MAGGIE PAGANO: Gloomsters eat humble pie as Britain bounces back

There is an awful lot of humble pie being eaten up by economic forecasters this week. The first to take a bite was US banking giant Citi after admitting its forecasts for the UK last year were far too gloomy.

In a mea culpa note to clients, Vasileios Gkionakis, Citi’s foreign exchange expert, said his prediction that sterling would drop to parity with the dollar after last year’s mini-Budget and that there would be a collapse in economic demand was ‘wrong, plain and simple’.

He wasn’t just wrong, he was very wrong. Citi also forecast that the consumer prices index would top 18 per cent in the first quarter of 2023 and that the retail prices index inflation rate would soar to 21 per cent. Wrong again.

Sure, inflation is still high at 10 per cent but is falling. And the pound is close to a one-year high against the dollar at $1.26. 

Even Citi predicts it’s heading for $1.30 next year. What a surprise. Many of us said at the time that Citi’s forecasts were off the scales and should be dismissed as far too pessimistic.

Gloomy predictions: The Bank of England claimed inflation would hit 13% and  forecast the longest recession on record

Gloomy predictions: The Bank of England claimed inflation would hit 13% and  forecast the longest recession on record

Of course, all forecasts should be taken with a pinch of salt because they are simply that – predictions. As JK Galbraith quipped: ‘The only function of economic forecasting is to make astrology look respectable.’

But the problem is that forecasts take on a life of their own. Citi’s forecasts, along with dire ones from other US banks, were being taken as gospel at a time of enormous turmoil, when all and sundry feared that the bond market bloodbath during Liz Truss’s brief reign was leading the UK to the dogs.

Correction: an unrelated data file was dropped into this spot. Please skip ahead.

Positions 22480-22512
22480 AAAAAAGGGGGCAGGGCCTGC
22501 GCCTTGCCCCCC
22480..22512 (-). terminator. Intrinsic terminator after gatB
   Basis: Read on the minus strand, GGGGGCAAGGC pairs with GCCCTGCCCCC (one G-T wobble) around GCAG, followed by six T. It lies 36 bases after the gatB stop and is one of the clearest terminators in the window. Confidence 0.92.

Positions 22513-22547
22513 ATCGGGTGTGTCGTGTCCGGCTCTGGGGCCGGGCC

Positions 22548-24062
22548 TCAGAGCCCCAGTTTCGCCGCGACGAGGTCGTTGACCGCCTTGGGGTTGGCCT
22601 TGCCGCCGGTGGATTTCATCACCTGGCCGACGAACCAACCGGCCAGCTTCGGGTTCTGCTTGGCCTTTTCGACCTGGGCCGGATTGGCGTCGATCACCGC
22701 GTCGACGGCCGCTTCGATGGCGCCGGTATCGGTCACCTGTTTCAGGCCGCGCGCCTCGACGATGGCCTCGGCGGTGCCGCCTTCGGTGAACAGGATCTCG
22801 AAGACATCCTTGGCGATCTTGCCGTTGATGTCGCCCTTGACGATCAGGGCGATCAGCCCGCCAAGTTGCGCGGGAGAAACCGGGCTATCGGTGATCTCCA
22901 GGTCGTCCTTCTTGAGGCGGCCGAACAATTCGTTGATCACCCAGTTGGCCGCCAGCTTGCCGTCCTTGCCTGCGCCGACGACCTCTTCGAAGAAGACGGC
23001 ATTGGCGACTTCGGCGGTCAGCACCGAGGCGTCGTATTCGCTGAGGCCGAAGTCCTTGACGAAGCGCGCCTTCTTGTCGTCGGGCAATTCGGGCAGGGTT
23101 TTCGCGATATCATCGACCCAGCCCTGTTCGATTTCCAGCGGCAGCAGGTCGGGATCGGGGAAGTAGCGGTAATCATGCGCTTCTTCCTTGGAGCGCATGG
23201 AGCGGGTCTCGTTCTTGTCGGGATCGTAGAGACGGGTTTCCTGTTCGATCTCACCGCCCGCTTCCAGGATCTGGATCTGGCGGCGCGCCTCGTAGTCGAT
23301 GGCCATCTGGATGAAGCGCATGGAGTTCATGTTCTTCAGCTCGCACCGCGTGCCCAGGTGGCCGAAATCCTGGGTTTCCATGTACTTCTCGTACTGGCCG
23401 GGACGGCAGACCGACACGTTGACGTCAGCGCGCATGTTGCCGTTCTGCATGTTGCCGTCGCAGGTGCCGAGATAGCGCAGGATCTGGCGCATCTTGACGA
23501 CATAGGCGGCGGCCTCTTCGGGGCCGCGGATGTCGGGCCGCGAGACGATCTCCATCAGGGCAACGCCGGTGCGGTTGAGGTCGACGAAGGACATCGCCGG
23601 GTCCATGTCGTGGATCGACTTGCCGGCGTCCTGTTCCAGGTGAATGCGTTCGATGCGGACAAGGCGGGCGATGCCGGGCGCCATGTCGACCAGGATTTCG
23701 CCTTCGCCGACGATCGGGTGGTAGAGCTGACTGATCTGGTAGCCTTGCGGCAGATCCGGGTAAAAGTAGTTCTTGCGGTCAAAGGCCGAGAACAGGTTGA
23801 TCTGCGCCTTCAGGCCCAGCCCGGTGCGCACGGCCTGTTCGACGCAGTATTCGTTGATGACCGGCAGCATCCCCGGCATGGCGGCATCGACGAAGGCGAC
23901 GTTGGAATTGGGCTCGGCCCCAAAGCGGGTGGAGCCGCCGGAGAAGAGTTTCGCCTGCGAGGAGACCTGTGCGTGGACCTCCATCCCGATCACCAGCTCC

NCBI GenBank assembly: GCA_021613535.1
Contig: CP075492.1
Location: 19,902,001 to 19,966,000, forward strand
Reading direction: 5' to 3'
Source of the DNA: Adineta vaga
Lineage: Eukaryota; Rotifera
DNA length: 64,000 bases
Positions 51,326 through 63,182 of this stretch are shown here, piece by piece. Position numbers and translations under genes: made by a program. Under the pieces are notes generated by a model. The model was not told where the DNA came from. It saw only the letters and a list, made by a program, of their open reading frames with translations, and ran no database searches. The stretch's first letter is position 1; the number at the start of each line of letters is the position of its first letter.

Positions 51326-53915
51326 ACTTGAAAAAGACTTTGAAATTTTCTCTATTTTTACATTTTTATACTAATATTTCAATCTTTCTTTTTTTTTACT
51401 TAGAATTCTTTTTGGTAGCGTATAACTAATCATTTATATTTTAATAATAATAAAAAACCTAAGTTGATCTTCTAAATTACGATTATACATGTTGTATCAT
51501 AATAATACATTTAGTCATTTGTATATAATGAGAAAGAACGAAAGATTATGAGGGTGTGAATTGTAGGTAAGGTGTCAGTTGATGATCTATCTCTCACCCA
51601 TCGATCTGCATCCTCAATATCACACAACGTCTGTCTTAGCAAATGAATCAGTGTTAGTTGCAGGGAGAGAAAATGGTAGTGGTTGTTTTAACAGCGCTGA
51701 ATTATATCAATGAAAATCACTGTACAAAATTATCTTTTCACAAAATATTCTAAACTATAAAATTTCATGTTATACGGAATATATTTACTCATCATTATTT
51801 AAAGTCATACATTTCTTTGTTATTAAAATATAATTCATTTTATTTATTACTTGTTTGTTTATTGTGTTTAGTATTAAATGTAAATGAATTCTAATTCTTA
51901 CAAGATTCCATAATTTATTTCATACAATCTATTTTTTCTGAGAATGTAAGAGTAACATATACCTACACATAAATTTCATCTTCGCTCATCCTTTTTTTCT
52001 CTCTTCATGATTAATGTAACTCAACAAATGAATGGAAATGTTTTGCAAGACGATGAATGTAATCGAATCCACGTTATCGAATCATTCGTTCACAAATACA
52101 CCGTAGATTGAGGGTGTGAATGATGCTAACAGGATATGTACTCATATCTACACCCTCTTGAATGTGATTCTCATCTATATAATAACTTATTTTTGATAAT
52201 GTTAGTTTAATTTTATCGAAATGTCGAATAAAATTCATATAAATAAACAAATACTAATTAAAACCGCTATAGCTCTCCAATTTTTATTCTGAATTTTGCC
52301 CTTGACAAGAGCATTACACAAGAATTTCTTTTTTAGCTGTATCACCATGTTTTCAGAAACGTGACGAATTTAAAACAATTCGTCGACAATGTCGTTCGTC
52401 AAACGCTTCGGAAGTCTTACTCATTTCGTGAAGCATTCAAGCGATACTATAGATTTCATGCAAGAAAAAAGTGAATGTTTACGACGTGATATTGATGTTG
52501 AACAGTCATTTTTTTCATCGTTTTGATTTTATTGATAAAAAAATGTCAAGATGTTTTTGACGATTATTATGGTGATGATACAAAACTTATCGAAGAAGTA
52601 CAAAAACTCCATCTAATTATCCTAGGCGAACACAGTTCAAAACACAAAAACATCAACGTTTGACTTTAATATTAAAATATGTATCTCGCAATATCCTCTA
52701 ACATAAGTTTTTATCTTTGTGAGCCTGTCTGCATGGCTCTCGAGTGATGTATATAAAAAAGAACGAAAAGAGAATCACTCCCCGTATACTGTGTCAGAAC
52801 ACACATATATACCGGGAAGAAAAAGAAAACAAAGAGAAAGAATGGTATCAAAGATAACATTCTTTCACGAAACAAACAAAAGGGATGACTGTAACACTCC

Remember those autumn forecasts from the International Monetary Fund, the Office for Budget Responsibility and the Bank of England itself? 

They were predicting hellfire and brimstone at the most vulnerable moment when bond prices were crashing and interest rates shooting up.

Indeed, the Bank was one of the gloomiest, claiming inflation would hit 13 per cent, forecasting the longest recession on record, lasting until 2024, and that unemployment would double by 2025.

How wrong could it be? What’s more poignant – and dangerous – is that all this frenzied gloom fed into the narrative that Britain was a basket case.

The doom hit consumer confidence, it made it more difficult for small and big businesses to decide whether to invest, and put off foreign investors. 

Even then, the real figures told a different story: Although growth was weak, the UK was the fastest-growing economy in the G7 last year.

Which is why Bank governor Andrew Bailey must have been choking on an even bigger slice of pie in his latest economic update yesterday. He had to concede he and his astrologers got their readings very wrong.

He admits that consumer confidence is improving and that there will be modest positive growth this year. 

The difference between last autumn’s gloom and today, he explains, is that energy prices have fallen sharply and, as a consequence, the economy is more resilient than expected.

Yet that hasn’t stopped the Old Lady from raising interest rates again, and markets are betting there are more increases to come.

If the Bank is not to strangle what growth there is, it must tread carefully and not repeat the mistakes of the last few years.

Born under Aries, Bailey should consult his horoscope. It says not to make a mountain out of a molehill.

Rolls’s bold plans

Rolls-Royce boss Tufan Erginbilgic says the aerospace group is ‘moving at pace’ with its shake-up – profit is up, debt is down and free cash flow is flowing.

Flying hours are nearly back to pre-pandemic levels. New orders are coming in, which will push up margins, while costs are being brought under control.

But the big challenge is winning the government contract to build the next generation of small modular reactors (SMRs), to produce nuclear power. 

Competition is stiff – Bill Gates’s TerraPower joins GE Hitachi and Mitsubishi in wanting to bid by the autumn deadline.

Hopefully, Rolls will come up with a brilliant tender so watertight that the Government can’t refuse.

It’s time to back domestic champions.

Revolut ructions

Strange goings-on at Revolut. First it says the payments app is about to receive a bank licence. 

Then accountants BDO say it can’t account for a chunk of revenue. Then boss Nik Storonsky has a wobbly, accusing regulators of taking too long, and criticising the UK as a lousy place to do business.

Now, finance chief Mikko Salovaara has quit. The usually talkative Storonsky should explain why.

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